This image was taken in central Barcelona from the rooftop of the Grand Central Hotel. At first glance, you’ll notice symmetry in the picture. That’s because I’ve mirrored the image, and then painstakingly altered it so that the equality is incomplete. In effect, I’ve taken something that was perfectly reflected and added randomness.
There are plenty of mirrored artifacts, but depending on how you look at it, it might play tricks on you. Our brains quickly suspect its a mirror, and then our eyes begin looking for proof. Depending on where in the image you look, it may not confirm your first impression.
The photo is an exercise in abstraction and deception. It’s a time-consuming exercise to produce, but it’s fun at the same time. My purpose is to hint at one thing while throwing you off the trail and forcing you to figure it out. I hope you don’t mind a little harmless deception in the name of fun.
This view of Vancouver is from the convention center. The photo is a composite with the stars added to the sky for effect. I’ve taken this same shot a number of times, so I decided to get a little creative. This view is not possible in the real world.
Photos of stars get overpowered by light pollution from cities. Even though I don’t live in a large city, I run into the same problem back home. Almost everywhere people live, light from the ground interferes with starlight. Fortunately, with image processing tools we can clean up most of it. But there’s no substitute for going somewhere remote and seeing bright stars at night.
Most of the pictures that the astronauts take from the ISS are pointed back at Earth. Personally, I wonder what it is like looking in the other direction. My guess/hope is that there are more stars than can be seen on earth and that the galactic core of the Milky Way is easily visible. I guess the only way to know for sure is to ask an astronaut or, book a flight and see for myself. I’m adding that to the list now.
This is an area not far from home where sailboats moor along the intercostal waterway. Whenever I come here I wonder what it must be like to spend the night on a small boat like this. This is a composite image that represents what I imagine the scene is like under a rising moon. It’s not real, but then, what is these days.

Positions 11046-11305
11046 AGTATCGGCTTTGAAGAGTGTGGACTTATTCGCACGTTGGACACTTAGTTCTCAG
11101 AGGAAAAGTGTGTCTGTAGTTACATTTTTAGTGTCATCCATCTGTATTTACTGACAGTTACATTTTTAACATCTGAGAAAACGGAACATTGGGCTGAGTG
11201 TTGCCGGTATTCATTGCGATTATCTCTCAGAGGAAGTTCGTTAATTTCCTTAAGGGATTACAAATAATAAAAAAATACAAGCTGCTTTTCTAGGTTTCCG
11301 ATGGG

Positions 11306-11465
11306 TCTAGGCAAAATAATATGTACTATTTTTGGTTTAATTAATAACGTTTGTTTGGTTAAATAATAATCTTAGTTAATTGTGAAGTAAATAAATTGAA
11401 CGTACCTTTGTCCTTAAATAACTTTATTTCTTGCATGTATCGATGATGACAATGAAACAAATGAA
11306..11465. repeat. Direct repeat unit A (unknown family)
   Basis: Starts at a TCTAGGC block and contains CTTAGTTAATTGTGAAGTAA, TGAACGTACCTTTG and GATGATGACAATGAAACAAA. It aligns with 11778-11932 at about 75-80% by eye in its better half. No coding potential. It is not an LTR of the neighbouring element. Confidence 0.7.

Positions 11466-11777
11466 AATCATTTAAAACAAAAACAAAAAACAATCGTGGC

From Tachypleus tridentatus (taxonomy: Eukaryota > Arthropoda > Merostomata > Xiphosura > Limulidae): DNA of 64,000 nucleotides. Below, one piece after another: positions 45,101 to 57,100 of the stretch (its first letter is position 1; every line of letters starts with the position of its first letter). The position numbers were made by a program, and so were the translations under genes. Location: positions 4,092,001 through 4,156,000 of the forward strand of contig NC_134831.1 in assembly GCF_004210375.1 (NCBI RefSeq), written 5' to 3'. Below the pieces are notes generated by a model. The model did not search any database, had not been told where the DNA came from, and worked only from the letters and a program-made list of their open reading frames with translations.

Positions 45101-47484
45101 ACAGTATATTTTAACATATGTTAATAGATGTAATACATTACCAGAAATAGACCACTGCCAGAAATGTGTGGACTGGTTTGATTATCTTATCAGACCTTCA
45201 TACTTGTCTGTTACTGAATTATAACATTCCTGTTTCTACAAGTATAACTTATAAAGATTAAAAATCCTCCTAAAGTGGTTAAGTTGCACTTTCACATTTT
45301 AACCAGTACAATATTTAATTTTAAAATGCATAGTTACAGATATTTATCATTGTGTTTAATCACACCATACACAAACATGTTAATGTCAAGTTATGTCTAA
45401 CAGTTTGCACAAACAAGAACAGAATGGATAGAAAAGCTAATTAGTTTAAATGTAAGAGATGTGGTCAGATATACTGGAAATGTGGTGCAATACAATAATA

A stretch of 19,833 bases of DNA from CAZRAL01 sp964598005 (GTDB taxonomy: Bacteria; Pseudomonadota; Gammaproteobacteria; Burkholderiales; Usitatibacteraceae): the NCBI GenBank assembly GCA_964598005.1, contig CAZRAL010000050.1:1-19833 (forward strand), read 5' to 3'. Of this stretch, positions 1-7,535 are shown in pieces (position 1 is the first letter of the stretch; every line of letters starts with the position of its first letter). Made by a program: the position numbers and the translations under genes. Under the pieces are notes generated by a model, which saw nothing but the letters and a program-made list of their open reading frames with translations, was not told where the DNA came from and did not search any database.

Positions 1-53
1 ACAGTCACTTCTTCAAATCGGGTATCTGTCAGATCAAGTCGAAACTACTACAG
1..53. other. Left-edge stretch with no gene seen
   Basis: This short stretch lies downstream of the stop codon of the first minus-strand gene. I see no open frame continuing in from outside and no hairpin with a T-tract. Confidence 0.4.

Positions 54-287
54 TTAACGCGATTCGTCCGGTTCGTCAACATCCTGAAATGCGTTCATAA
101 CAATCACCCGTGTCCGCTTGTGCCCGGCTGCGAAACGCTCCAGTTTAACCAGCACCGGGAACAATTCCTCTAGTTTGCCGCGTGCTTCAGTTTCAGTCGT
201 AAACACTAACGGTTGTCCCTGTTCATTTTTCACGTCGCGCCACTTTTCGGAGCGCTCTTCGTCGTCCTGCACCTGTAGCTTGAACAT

Speaking of which, I put on a VR headset the other day and the room I was in disappeared. I was immersed in a different reality that was visceral and compelling. We are on the threshold of an age when reality will become a matter of choice rather than circumstance. And all of this without drugs; unless you consider technology the new opioid. I don’t really know.
Nevertheless, I concocted this scene of a nightscape near my home. In my imagination, this is a VR world that I would choose to visit. Maybe one day I’ll know what it’s like to spend the night on a small boat as it gently rocks under a full moon. And then I’ll dream of yet another place I want to be.
As the sign says this is the Chocolate Emporium that sits across a lagoon from the amphitheater at Universal’s City Walk. I was just in the process of leaving and stopped to take this handheld, without a tripod. Actually, even though I cropped it as a square, the image is a panorama of two vertical images side by side. The building was too big to fit in my 85mm lens so I took two shots side-by-side.
When I visited Orlando last weekend it was in the grip of a cold front but despite the weather, everything was packed. Being from Florida it seemed cold to me but for the out-of-towners it didn’t seem to matter. I love cooler weather, and because I live here I look forward to bundling up, it’s so rare I get that chance. I was in my glory.
My only regret is that I didn’t visit the Chocolate Emporium. I could easily have crossed over for a hot chocolate but alas, when I’m out taking photos I have a one-track mind. That would have been the perfect cure for cold weather. At least I came home with a picture to remind me to go back and get that mug of warm cocoa.
This is a multi-exposure composite of downtown Vancouver. I took this while staying on a high floor at the Marriott Delta Vancouver. My Marriott profile indicates a preference for a high floor. About half of the time, depending on availability, I end up with an amazing view like this.
To get this I setup the camera on a tripod next to the window and left it there for about twelve hours. I took exposures in the afternoon, evening and then upon waking in the morning. I also used a lens skirt so that there wouldn’t be any reflections on the window coming from my room. Later I blended them all together to form this composite image.
The technique is my attempt to counteract my indecision. Often, the images I post are just one of many that I took of the same thing. I suppose I could post them all but that would get boring, so I pick just one. That’s where indecision comes in. I’m left with ten or twenty images of the exact same thing, but in different light.
A composite allows me to pick and choose my favorite aspects of each photo and combine then into one image. It’s a little like seafood gumbo; it can be tasty if all the ingredients are nicely blended. And for desert, I get to have my cake and eat it too.
If you read this blog occasionally maybe you wonder why I write about images. It’s because it helps me to integrate with it on more than one level. After writing about an image it has it’s own story and it seems to take on a life of it’s own. Now when I go back to look at an image I remember it’s story.
This is St Petersburg Florida across Tampa Bay. At this time of year we get thunderstorms that clear in the evening around sunset. I took this right after the storms and about two minutes after at sun had set. The clouds are a peachy orange from the glow of that hour.
Most photographers post images without a word. Sometimes images are so strong they need no words. But, for whatever reason I take the time to write a story. It’s totally unnecessary but I do it anyway.
The urge to write is something I’ve had my whole life. My grandmother was a writer and maybe some of that rubbed off. Half the time I have no idea what I’ll write but it eventually takes shape. Once I write some thoughts I’ll revise, edit, and revise until it’s done; then the story and image are posted together.